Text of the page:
“Red Turtle lay very still in the dark. Knowing the general direction his people had gone, and the direction taken by the retreating attackers, he started out in the dark, feeling along on the ground to determine which horse tracks were made by the cavalry’s shod horses and which were made by the bare hoofs of his own people’s horses. He followed those tracks all night, traveled all the next day and most of the next night. Near the close of the second day, near Mahogany Buttes on the Nowood, the Indians saw an object coming toward them and sent out a party to see what it was. It was the boy. He showed them how he had felt the tracks and followed the trail in the dark. When asked if he had had anything to drink he said, “No.” Asked if he had eaten anything, he said, “Yes,” and made a sign for three little birds in a nest on the ground, that he had eaten them, and “they ran all down my chin.” So he was reunited with his people.”
When traveling, I always look for books about the history and lore of a place. I’m talking about intimate and colorful insider accounts, rare finds. And one of the nicest things a traveling friend can do for me, short of taking me along, is get me such an account. A friend on a Wyoming trip got me this one. The author was born there in 1905 in a pioneer cabin, grew up as the son of the county’s first sheriff, and became its first justice of the peace. He’d been writing about the region for years when the state historical society offered him a grant in exchange for this book.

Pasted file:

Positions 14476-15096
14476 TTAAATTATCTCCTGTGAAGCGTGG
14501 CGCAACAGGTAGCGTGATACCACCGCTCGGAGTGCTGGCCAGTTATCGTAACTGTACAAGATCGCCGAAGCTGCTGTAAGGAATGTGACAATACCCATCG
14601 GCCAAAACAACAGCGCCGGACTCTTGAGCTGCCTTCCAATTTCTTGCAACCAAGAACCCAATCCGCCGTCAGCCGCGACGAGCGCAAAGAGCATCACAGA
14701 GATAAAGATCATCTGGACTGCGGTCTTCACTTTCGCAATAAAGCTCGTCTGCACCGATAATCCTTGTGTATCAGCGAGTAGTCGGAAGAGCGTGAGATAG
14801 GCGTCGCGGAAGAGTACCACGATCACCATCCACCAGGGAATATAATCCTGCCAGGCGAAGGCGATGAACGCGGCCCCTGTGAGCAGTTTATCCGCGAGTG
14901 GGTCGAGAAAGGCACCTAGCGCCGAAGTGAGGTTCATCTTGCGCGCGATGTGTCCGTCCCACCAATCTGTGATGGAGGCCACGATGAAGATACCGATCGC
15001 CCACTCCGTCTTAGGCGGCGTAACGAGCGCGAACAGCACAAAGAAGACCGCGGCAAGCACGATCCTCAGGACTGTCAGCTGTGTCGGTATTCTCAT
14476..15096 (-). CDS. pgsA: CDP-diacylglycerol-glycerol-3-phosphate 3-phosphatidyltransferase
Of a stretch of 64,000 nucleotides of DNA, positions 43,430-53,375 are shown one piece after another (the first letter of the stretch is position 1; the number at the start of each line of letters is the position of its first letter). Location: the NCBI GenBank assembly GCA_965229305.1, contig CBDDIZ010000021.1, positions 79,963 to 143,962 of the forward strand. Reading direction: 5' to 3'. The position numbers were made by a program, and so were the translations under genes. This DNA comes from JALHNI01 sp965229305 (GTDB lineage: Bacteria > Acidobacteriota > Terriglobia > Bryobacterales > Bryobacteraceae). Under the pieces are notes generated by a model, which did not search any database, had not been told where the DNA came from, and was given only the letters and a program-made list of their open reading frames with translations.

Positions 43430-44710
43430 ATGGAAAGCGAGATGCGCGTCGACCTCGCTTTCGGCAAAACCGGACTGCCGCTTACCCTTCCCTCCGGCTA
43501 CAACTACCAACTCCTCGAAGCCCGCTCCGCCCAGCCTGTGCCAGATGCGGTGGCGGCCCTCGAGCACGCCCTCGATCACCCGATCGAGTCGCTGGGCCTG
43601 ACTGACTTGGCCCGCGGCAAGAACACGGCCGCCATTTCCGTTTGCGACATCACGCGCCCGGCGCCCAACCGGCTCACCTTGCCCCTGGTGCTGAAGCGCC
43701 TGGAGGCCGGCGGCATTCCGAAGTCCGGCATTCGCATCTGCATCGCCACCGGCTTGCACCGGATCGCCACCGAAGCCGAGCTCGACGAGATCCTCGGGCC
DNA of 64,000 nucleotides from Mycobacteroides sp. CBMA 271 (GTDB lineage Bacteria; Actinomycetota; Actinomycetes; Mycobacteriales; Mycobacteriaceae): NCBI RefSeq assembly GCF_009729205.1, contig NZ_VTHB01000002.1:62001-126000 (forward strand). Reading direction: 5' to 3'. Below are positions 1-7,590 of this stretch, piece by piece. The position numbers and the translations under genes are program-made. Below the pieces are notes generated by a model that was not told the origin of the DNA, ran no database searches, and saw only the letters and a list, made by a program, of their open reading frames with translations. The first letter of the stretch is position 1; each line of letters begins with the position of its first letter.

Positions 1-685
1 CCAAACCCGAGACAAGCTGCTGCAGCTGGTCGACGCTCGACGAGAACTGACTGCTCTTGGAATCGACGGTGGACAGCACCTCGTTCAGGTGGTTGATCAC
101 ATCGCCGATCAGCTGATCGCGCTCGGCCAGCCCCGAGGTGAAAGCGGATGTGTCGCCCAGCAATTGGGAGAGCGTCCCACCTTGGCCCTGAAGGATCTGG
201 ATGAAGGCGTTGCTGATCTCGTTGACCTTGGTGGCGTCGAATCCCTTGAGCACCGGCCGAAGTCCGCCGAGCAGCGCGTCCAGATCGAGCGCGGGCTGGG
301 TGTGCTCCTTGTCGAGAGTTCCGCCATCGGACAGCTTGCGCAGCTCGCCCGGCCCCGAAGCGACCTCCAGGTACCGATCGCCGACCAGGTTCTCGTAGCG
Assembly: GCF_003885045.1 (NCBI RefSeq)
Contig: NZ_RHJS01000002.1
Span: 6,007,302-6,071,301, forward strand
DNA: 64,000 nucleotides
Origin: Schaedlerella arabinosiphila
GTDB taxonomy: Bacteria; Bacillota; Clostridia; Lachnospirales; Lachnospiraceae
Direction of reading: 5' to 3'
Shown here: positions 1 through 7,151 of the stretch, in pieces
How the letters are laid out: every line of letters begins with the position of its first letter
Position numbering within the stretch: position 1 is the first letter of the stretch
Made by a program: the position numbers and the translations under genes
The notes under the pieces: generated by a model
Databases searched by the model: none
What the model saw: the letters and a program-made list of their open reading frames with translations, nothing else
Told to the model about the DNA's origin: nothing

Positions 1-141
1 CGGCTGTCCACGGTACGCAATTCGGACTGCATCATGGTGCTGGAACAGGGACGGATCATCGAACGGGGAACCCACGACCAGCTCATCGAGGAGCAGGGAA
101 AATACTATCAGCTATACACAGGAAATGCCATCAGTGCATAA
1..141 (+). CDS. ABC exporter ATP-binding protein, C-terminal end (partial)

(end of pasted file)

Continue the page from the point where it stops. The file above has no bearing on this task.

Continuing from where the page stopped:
It opens in 1742 and closes in 1972, with all manner of characters and predicaments in between. As you’d expect there are trappers, prospectors, pioneers, cowboys, Indians, ranchers, miners, bankers and eventually politicians. The greater historical context is backdrop to the personal stories of the families and individuals who settled here, and it can get brutal. The territory itself is a challenge, but you’d think it’d be wide open enough to accommodate all. But by 1900 there was not a cattleman who could abide a sheepman. Sheep were said to ruin land for cattle grazing, and on the night of April 1, 1909, a posse of cattlemen slaughtered a camp of sleeping sheepmen who’d ventured too far into cattle territory. Rarely was violence that extreme, but conflict was ongoing – over land use, water rights, mineral rights, development, conservation – pretty much everything.
I wish there was more about contemporary Indian lives -- the Wind River Reservation is right next door -- but I recommend this for anyone interested in frontier stories and settlement of the American west.